This strategy favours stocks that are undervalued by investors, and trade at a significant discount compared to the market (for reasons that may or may not be justified). You’ll need loads of patience and grit for this one, as you’ll have to go against the market for some time before your stock’s value is recognised.
Growth investors focus on fast-growing companies that can outpace the market – think tech stocks Amazon and Netflix from 2019 to early 2022. These stocks tend to come at a relatively high cost, and they pay lower dividends compared to value stocks.
Quality companies that compete in industries with high barriers to entry and low competition are the focus of this strategy. The main objective is to find robust companies that can do well in all market conditions, and boast good management, a solid balance sheet, a strong returns profile, and stable earnings.
This strategy identifies companies across a wide range of sectors that are united by a particular theme. For example, an investor who backs the rise of electric vehicles could build a portfolio that includes auto companies, battery providers, and copper miners, to name a few.
Income investors seek companies that can sustainably and consistently pay high dividends over the long term, with the aim of generating a consistent income stream from their investments. This strategy tends to focus on companies in mature industries with strong cash generation.
This is a low-cost, passive strategy that allows investors to easily diversify across markets. Investors who want to replicate the performance of a specific market or index can typically do so through index mutual funds or exchange-traded funds (ETFs).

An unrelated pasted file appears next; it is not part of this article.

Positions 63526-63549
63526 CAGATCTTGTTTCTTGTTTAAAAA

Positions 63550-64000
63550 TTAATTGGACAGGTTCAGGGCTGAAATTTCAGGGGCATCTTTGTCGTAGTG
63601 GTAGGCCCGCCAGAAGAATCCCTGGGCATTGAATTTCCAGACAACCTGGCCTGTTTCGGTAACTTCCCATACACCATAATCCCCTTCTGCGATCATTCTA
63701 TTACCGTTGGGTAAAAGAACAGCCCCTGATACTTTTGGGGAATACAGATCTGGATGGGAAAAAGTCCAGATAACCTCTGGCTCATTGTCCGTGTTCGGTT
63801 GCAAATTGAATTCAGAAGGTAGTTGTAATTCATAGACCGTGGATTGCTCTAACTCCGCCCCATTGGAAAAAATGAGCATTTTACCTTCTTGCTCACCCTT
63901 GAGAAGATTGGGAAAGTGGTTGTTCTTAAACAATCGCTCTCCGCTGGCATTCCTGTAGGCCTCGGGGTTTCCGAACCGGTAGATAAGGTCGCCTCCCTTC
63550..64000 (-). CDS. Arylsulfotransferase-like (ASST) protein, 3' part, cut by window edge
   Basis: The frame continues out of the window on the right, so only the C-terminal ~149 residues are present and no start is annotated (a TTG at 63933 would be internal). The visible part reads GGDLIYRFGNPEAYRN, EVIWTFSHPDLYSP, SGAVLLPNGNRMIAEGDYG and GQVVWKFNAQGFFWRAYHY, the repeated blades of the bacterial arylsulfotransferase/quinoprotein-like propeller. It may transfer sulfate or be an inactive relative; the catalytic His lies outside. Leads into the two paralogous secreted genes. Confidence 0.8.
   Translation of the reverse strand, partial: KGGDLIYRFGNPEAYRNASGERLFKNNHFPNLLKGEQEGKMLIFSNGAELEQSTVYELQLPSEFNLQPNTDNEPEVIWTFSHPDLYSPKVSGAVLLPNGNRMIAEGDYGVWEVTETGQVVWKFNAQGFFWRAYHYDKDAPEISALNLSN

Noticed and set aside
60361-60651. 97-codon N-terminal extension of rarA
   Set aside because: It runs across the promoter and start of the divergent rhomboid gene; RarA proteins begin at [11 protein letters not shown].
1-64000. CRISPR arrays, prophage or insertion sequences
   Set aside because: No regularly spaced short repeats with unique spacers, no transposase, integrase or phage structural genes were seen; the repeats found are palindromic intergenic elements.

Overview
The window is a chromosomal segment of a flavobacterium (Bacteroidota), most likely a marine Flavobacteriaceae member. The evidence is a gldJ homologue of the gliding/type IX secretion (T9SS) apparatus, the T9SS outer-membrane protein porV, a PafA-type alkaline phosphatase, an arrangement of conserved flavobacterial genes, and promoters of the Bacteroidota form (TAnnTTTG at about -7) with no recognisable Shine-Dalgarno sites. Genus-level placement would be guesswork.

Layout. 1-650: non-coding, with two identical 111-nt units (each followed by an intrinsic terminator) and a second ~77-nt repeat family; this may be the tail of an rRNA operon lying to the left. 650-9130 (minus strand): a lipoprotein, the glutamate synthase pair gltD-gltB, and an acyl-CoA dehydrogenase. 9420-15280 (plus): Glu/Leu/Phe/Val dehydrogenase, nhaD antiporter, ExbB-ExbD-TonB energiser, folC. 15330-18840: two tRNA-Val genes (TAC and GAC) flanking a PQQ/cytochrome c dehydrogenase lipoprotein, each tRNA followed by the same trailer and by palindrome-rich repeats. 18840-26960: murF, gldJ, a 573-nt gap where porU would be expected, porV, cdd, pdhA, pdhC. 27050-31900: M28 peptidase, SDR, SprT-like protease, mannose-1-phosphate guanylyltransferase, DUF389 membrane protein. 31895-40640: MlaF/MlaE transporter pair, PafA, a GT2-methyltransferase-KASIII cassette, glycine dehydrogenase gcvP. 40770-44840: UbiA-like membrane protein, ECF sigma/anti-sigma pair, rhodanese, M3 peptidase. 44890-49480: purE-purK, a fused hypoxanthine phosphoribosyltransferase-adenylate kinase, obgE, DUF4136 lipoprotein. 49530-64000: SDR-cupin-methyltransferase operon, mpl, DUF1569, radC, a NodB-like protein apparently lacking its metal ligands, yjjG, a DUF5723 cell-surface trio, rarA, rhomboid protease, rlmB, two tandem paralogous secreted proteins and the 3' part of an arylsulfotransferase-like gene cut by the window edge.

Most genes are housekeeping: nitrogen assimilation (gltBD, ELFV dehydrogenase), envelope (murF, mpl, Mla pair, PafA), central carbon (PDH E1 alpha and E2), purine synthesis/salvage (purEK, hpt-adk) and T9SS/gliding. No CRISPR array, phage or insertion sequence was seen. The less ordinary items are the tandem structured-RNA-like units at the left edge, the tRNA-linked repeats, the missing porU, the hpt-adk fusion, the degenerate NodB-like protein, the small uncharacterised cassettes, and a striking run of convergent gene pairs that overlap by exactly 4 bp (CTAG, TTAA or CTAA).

How to pick the right investment style for you
Index funds are one of the easiest ways to get into investing: they ensure you’re properly diversified and allow you to make returns that are largely in line with the market. Besides that, your investment strategy will ultimately depend on your risk appetite, life stage, investment horizon, and investment goals.
If you’re nearing retirement and want a steady stream of income, you might lean toward income investing – that’s focusing predominantly on defensive stocks with lower volatility. That said, investment strategies often overlap, and one single stock could feature in more than one strategy. You could build multiple portfolios with different strategies, and experiment to see what works best for you.
Investing in today’s macro environment
The popularity of any investment style usually hinges on the changing macro environment. During the low interest rates of the last decade, growth investing was popular for its high returns. After all, companies could borrow at a low cost to fuel their growth. But times are changing: inflation’s rising and central banks are hiking interest rates, and value investing is gaining fresh popularity.
High-growth stocks tend to suffer more than low-growth ones in rising-rate environments, because they derive most of their present value from future growth and cash flows. Put simply, higher rates impact their share prices more.
Income investing could come back in style during an inflationary environment, as investors look to make inflation-busting returns despite a volatile environment. And in times of low growth and high volatility, investors might prefer to invest thematically, especially in long-term trends like sustainable energy, ageing populations, or digitisation.
1 Putnam, 2023